Two fundamental concepts enables Amazon Aurora help meet requirements that need to be satisfied by any cloud based database like seamless scalability, high availability, fault tolerance, quick recovery without compromising on performance or increase in maintenance effort.
- Monotonically increasing Log Sequence Number (LSN) attached to each log record which is written for changes
- A multi tenant distributed storage system built for databases to which multiple database instances can be attached. The storage system performs the persistence functions of a traditional database like writing logs to disk, creating and persisting data pages i.e. the custom storage system understands log records and data pages. Also the storage system makes it possible for Aurora to segregate the compute components of databases namely the SQL layer, transaction management and caching from the storage layer
The storage system exposes API to write redo logs which a database instance can use to persist a redo log entries and need to pass in the LSN for the change while doing so. Since this is a network IO, the database instance can make the request to persist log entries as soon as changes are made. This is in contrast to traditional database where log entries are buffered to group them before persisting since it involves disk IO. The storage system persists the log entry to a “hot log” and acknowledges the database instance. This is the only write request made from the database instance to the storage system which reduces the number of IOs by a factor of ~7 per transaction. Data is stored in 10 GB chunks called segments and replicated 6 ways. For availability and recovery, 2 out of 6 copies are made available in an availability zone with a total of 3 AZs where data is stored. The logical group of 6 segments is called the protection group (PG). Storage segments are distributed across storage nodes which are EC2 instances in AWS. Chain of PGs constitutes a database volume which has a one to one relationship to a database instance and the volume can grow as data grows by adding new PGs. The database instance maintains the metadata about the segments, the protection group to which it is part of, the storage nodes which are responsible for the segments along with the data pages and log offsets which is stored in each segment in AWS key value store DynamoDB.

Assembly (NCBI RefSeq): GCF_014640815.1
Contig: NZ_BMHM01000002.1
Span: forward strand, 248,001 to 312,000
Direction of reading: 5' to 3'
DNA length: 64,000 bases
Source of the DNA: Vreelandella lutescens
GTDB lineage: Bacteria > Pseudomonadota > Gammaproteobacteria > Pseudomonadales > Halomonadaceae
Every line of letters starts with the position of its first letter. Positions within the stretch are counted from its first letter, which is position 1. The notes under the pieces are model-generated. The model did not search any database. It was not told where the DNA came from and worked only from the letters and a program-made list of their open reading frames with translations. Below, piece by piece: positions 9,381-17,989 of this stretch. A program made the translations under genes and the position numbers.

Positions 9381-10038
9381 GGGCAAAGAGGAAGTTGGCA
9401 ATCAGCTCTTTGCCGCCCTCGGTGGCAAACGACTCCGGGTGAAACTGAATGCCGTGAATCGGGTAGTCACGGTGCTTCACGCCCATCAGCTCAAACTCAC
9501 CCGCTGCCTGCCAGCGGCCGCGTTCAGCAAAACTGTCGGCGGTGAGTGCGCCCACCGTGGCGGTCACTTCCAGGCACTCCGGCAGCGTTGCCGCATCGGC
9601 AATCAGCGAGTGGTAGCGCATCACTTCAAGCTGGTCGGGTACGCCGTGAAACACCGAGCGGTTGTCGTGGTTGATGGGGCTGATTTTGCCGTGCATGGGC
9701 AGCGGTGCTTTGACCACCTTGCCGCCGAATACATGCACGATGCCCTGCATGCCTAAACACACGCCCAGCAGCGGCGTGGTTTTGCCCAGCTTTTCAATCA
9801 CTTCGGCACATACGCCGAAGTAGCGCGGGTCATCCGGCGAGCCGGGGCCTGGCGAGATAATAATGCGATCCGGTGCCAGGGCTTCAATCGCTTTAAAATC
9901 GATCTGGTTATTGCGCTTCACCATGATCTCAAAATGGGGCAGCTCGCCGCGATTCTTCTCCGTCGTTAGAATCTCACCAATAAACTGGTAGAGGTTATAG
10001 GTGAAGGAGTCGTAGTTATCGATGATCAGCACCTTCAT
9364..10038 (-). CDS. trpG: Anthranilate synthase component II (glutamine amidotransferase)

Database instance sends write requests to all the segments for log write and the write is considered successful if 4 out of the 6 storage node acknowledges that the write is successful. The storage system can identify issues with any storage node or segment and when one is found it will add a new protection group by replacing the segment with issues with a new segment to the members of the existing protection group. The database instance can decide which PG to drop based on how quickly the issue with the old segment is resolved. Since the write is coordinated by the database instance, there is no need to consensus protocols in the storage layer which reduces complexity.